Why I March

By Kali Nelson

group photo marchers homemade signs
Group picture, was taken at East City Park during the March.

On January 21, 2017, upwards of 2,600 people from the Moscow/ Pullman area marched in solidarity with the Woman’s march in Washington DC. The march went from Moscow City Hall to East City Park where there were speeches by members of the community and from both U of I and WSU. Both schools had students in attendance. The march was for Woman’s Rights but encompassed issues such as immigration, the environment, and LGBTQ rights. The parking lot in front of City Hall was a sea of pink hats and protest signs.

But this is not all that I would like to talk about. I would like to explain one woman’s reason for marching: mine. I marched for the reasons I listed above, but there was more to it. I marched for other reasons that are not so nicely summed up in a word or two. I marched in protest of an administration that does not represent me or most America’s population. I marched for my rights to my body. I marched for my sisters that are different than me and who now feel uncertain about their place here. I marched because we cannot ignore the facts about climate change anymore. We need to act against this threat.

I marched for a quality public education. I marched because the quality of a person’s education should not depend on how much they can spend on it. I marched because our public schools need funding and the children in them need more money to spend on their school. I’ve always been in a public school, we need more funding, not more options. Public schools should be able to fund a music, arts, and sports. They should not have to cut these programs or ask to levy taxes so that they can fund these things. That is how nations fall.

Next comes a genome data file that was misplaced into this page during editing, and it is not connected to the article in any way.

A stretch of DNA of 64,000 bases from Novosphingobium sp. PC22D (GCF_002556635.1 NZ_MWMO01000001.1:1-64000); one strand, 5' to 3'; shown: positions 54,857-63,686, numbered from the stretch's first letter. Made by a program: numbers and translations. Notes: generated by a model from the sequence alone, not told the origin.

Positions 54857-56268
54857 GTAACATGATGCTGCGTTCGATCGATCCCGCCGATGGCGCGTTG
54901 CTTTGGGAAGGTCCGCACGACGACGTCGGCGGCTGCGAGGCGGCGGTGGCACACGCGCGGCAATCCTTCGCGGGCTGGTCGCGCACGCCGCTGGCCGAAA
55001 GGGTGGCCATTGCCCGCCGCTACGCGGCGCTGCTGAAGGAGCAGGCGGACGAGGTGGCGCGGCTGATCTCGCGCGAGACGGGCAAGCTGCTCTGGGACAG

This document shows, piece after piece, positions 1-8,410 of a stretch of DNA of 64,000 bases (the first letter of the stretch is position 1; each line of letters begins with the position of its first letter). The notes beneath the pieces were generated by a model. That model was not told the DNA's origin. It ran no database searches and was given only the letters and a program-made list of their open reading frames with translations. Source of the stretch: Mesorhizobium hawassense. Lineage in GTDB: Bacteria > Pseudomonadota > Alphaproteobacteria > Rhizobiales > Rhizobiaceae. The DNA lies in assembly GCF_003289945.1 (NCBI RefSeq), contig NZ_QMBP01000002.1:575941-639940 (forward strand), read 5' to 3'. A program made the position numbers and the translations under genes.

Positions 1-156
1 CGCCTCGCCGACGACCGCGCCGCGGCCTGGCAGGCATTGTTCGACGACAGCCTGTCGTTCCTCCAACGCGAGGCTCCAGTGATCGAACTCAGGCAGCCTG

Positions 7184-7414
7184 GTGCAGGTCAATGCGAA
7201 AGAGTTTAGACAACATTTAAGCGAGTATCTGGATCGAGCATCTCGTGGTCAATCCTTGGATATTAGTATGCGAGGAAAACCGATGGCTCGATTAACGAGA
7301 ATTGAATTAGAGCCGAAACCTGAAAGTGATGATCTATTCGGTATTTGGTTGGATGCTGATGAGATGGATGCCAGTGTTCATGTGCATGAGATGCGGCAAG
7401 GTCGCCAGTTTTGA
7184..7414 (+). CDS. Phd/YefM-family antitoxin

I marched for affordable healthcare for millions of people. I marched because I should not have to worry about my insurance dropping me because I have a preexisting condition. I marched for Planned Parenthood, who provide more than just abortions. I marched for the millions of women who use Planned Parenthood for cancer screenings, pap test, STD testing and help to prevent unwanted pregnancy. I marched for the 1 in 5 women who has visited a Planned Parenthood center in her life (see Planned Parenthood link).

I marched for immigration because the immigrant is the building block of the America we know today. I marched because people have fought tooth and nail to get here and if we got rid of all the immigrants we wouldn’t have much of a country.  I marched because a wall is not a foreign policy of the 21st century.  I marched because hate has no place in my life or my country. I told myself that 2017 would be a year of love and healing and so I am doing my part because nothing will happen if I don’t do anything. 2017 is the year that I act upon my life instead of letting others decide what my life will be for me.

I marched because I was sick of people on the internet telling me, my generation was lazy. I was sick of hearing that I need to accept and respect the new administration of this country. I marched because I am neither lazy nor able to respect an administration that does not respect me. I marched to prove that this new president did not have my vote and that he must understand that I will not be silent about the issues that matter to me.

I marched for my family. I marched for my sister, so that she could have the right to her body and not have a man who doesn’t know her telling her what she can and cannot do with it. I marched so my brother could see that there is still injustice in the world and that politics are something to be invested in. I marched for my dad, so he can see that he has raised a strong-willed lady who has her own ideas for this country. I marched for my mom, who does not have the option. I marched for the future. I marched to set into motion a fight that I will fight for the next four years, if not for life. I marched and I will march again if I need to.

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